CSW’s new report on Burma was
launched on 21 May at an event in UK Parliament hosted by the All Party
Parliamentary Group (APPG) on Democracy in Burma and chaired by Rushanara Ali
MP and Paul Scully MP.
‘Burma’s identity crisis: How ethno-religious nationalism has led to religious intolerance, crimes against humanity and genocide’ concludes that “key to peace, reconciliation and democratisation in Burma is the promotion and protection of freedom of religion or belief for everyone.”
The report attempts to provide as comprehensive as possible a picture of violations of freedom of religion or belief throughout the country, examining the sources of intolerance, the role of legislation, the impact on Muslims and Christians throughout the country, the response of the international community, and ways forward.
Speaking at the launch, CSW’s East Asia Team Leader Benedict Rogers said: “The reason for doing this report is that while there are some excellent reports on the terrible persecution of the Rohingyas, a few on the wider persecution of Muslims, and some on the situation for Christians, particularly the Kachin and Chin, there are very few, if any, that weave together the different parts of the jigsaw and present a comprehensive picture that shows that, even if the severity and the scale may vary, throughout the country there is a campaign of ethnoreligious nationalism that has led to hatred and fear essentially for all people; for Muslims, Christians and even Buddhists who dare to have the courage to challenge the Buddhist nationalist agenda."
Also speaking at the event was Tun Khin, President of the Burmese Rohingya Organisation UK, who detailed the well-documented widespread violations of human rights that have been perpetrated against the Rohingya people in recent decades. Last year a UN International Fact-Finding Mission issuedwhich claimed that the violations constituted crimes against humanity, war crimes and genocide. Tun Khin stated that the Rohingya would not return to Burma without guarantees of justice, full citizenship and rights.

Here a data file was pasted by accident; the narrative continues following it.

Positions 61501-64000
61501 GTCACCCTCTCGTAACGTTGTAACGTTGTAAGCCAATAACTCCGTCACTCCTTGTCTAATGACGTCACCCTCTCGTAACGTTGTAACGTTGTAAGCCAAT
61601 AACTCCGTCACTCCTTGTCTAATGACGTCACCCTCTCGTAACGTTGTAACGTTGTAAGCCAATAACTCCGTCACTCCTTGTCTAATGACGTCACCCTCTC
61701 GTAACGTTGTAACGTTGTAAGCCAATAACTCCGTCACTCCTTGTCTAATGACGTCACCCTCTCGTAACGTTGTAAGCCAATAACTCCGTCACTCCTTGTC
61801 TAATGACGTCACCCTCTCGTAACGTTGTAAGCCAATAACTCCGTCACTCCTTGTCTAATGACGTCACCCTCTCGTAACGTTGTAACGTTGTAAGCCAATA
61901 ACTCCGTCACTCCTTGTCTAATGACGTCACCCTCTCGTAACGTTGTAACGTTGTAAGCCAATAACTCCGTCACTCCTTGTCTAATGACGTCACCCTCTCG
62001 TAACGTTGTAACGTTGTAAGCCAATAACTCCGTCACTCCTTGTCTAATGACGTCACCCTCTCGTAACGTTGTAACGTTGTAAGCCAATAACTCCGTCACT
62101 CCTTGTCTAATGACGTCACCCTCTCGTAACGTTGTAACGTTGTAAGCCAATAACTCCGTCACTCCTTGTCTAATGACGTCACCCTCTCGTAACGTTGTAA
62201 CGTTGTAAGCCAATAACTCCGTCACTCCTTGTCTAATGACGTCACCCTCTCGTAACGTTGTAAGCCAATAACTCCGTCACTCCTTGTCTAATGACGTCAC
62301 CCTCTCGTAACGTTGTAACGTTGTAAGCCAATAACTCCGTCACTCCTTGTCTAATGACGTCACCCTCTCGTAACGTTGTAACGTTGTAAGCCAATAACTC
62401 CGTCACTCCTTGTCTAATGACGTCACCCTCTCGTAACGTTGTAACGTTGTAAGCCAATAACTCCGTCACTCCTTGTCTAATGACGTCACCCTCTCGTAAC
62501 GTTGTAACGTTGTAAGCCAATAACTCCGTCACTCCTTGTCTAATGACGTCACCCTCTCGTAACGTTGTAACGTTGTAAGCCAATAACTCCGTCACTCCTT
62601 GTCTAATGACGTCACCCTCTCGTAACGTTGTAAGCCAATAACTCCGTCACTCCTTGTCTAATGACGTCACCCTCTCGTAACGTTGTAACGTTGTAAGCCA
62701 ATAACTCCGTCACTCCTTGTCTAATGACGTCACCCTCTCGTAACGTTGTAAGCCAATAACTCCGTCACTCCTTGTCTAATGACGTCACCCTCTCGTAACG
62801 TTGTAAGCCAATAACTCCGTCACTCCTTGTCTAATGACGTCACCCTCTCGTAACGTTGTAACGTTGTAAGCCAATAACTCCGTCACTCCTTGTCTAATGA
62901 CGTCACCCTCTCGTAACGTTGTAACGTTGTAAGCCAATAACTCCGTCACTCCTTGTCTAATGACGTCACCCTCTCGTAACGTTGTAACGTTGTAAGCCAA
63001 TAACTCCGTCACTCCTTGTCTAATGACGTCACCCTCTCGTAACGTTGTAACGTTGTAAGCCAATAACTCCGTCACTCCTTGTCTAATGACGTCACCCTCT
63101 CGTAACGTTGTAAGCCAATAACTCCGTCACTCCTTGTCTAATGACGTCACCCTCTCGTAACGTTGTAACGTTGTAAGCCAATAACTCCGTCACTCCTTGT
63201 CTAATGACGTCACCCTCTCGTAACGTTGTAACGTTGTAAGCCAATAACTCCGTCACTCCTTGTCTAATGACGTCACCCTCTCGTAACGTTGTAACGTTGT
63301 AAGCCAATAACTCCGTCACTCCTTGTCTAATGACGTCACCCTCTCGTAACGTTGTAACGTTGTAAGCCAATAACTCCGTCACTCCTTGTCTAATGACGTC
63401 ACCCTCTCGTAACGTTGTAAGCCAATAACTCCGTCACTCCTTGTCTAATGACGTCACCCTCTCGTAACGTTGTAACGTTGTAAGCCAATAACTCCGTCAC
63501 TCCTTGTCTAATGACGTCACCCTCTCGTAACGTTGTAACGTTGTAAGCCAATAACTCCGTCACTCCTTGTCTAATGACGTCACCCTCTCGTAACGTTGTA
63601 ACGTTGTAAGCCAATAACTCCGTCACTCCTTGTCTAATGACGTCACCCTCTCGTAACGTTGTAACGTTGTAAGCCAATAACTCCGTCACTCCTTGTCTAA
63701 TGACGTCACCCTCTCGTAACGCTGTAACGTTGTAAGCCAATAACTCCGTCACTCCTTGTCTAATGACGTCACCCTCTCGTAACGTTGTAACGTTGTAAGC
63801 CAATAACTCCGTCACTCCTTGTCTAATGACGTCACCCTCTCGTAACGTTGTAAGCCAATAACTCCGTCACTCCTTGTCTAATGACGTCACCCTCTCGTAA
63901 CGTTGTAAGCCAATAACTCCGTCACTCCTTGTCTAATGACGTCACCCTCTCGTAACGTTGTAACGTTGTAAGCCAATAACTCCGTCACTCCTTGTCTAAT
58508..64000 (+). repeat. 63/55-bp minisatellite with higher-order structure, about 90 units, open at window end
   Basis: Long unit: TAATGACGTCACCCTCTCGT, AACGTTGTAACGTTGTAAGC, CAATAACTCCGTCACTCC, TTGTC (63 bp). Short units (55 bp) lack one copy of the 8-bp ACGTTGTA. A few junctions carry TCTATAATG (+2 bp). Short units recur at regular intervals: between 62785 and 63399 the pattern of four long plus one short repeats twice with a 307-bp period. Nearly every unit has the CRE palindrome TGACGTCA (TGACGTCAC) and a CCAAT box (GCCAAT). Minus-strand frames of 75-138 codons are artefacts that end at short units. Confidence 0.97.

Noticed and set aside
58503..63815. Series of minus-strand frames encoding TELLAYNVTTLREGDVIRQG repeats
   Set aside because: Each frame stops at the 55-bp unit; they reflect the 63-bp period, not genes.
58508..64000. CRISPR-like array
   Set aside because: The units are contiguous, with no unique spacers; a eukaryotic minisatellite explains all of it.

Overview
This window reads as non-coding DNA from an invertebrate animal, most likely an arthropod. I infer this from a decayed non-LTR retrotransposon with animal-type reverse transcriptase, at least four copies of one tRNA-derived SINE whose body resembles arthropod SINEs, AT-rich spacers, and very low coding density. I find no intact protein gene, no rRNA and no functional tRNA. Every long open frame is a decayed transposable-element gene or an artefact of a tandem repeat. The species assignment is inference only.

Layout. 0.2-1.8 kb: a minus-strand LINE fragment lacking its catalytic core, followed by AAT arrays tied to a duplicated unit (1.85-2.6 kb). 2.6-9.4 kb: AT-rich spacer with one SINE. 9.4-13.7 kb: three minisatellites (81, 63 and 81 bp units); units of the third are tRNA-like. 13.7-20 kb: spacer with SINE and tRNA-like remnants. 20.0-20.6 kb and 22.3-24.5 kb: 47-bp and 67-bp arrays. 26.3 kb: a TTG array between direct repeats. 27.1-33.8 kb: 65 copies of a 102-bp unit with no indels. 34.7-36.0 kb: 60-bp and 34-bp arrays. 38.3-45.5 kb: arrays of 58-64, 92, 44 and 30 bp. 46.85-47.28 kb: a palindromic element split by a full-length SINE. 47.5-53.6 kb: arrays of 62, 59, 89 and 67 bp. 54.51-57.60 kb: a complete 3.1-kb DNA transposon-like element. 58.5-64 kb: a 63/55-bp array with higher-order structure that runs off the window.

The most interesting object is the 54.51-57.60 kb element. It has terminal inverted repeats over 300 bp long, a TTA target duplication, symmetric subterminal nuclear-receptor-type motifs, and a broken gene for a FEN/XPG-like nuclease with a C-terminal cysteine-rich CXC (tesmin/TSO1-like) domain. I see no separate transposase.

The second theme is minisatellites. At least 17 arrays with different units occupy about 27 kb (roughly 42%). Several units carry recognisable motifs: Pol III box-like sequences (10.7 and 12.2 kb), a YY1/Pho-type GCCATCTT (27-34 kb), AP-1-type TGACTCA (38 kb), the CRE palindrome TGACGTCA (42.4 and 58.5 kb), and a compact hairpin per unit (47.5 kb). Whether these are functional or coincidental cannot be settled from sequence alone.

Kai Htang Lashi from the Kachin National Organisation, said that the situation in predominantly Christian Kachin state was “worse than ever before in Kachin history” and that human rights violations had “become the norm” for the Kachin people.
Kyaw Win, Director of Burma Human Rights Network, condemned the lack of international action in response to the widespread human rights violations observed in the country, saying: “Burma is heading towards fascism. Burma has committed genocide. Burma is committing genocide continuously, and no one is doing anything. This is the reality we are facing… The consequences [of insufficient international action] are very dangerous.”
Note to editors:
1. to read Burma’s identity crisis: How ethno-religious nationalism has led to religious intolerance, crimes against humanity and genocide.